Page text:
BBC Arabic report on Oct 7 massacre criticized for downplaying Hamas

The Telegraph has reported on journalist Feras Kilani of BBC Arabic, who has come under scrutiny for producing two versions of an interview with senior Hamas leader Moussa Abu Marzouk. These versions, published in English and Arabic, present significantly different accounts of the October 7th massacre, in which 1,400 Israelis lost their lives at the hands of Hamas terrorists. The stark contrast between the English and Arabic versions of the interview has raised questions about journalistic integrity and impartiality.

According to The Telegraph, in the English version of the interview, Kilani meticulously laid out evidence gathered by the BBC and other media outlets, demonstrating that Hamas had targeted and killed civilians during the October 7th attacks. The report mentioned video footage from Hamas body cameras and first-hand testimonies from international news networks, which indicated that Hamas militants had shot unarmed adults and children. Kilani challenged Abu Marzouk on these findings but did not receive a direct response.

The Telegraph’s report highlights the significant differences between the English and Arabic versions of Kilani’s interview. The Arabic version of the interview barely touched upon the evidence of civilian targeting by Hamas and portrays Abu Marzouk as insisting that his group did not kill civilians in Israel, emphasizing that only conscripts were targeted.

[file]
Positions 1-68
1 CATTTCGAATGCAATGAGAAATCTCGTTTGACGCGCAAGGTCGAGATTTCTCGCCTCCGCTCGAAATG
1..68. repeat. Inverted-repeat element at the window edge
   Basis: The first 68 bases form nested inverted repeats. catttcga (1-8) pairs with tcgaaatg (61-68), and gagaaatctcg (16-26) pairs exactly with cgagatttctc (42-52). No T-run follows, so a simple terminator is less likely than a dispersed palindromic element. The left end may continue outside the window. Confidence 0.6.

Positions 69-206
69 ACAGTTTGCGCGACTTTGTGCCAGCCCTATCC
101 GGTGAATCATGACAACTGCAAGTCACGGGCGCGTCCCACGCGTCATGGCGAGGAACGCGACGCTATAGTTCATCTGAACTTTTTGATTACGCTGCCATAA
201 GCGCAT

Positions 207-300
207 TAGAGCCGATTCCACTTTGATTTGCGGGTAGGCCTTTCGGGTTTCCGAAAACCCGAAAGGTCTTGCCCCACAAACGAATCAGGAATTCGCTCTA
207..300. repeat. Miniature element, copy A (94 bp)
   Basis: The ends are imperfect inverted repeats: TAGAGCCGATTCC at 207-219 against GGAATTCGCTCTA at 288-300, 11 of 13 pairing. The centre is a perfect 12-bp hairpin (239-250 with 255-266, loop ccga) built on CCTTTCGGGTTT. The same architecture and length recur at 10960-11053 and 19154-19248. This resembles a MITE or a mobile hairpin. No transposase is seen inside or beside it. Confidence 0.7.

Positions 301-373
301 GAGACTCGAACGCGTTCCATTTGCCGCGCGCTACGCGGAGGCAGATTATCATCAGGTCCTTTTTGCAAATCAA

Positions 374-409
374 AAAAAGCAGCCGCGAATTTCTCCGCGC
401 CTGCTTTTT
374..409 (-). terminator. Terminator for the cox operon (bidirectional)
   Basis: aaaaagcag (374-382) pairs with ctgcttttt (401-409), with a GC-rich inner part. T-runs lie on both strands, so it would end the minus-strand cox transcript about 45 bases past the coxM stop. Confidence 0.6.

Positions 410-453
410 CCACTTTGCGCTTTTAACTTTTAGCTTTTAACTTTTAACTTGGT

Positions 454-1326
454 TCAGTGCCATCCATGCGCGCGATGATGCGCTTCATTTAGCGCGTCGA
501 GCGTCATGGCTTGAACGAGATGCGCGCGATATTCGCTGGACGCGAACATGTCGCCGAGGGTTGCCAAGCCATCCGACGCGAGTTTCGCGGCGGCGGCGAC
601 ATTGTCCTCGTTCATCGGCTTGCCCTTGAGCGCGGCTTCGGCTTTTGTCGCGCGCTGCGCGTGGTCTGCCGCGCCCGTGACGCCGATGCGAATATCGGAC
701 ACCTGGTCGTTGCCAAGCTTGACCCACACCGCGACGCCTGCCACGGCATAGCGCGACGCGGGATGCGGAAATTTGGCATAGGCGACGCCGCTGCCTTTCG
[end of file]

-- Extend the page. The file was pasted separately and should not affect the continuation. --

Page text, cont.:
Furthermore, The Telegraph pointed out that while the English version reported Israel’s claim that “more than 1,400 people were killed by Hamas in the 7 October attacks, most of them civilians,” it failed to mention the “wealth of evidence” independently collected supporting this claim. The Arabic version, on the other hand, mentioned this evidence but presented it in a more neutral tone.

The differences between the headlines of the two versions are equally striking, as The Telegraph reports. The English version’s headline reads, “Hamas leader refuses to acknowledge the killing of civilians in Israel,” while the Arabic version’s headline translates to “Musa Abu Marzouk to BBC: Hamas did not kill civilians in Israel.”

Pro-Israeli demonstrators gather outside the headquarters of the BBC in London on October 16 to protest about the corporation’s coverage of the war between Israel and Hamas (credit: TOBY MELVILLE/REUTERS)

Report adds to existing concerns about bias at BBC

The Telegraph’s report also highlighted the concerns raised by both Jewish and media campaign groups regarding the implications for the BBC’s reputation for accuracy and impartiality. The Campaign Against Antisemitism spokesperson called the allegation that the BBC provides different accounts to English and Arabic speakers “extremely serious” and urged an immediate investigation.

Feras Kilani, who has a long career in journalism, including working with Syrian state TV and Al-Bayan in the United Arab Emirates before joining BBC World Service in 2009, has not responded to the controversy, as reported by The Telegraph.

The BBC responded to this report, in which they defended their approach, stating that it operates in 43 languages, and its reports are not mere translations of each other. “The articles you highlight, published three weeks ago, have both been through our robust editorial processes.”

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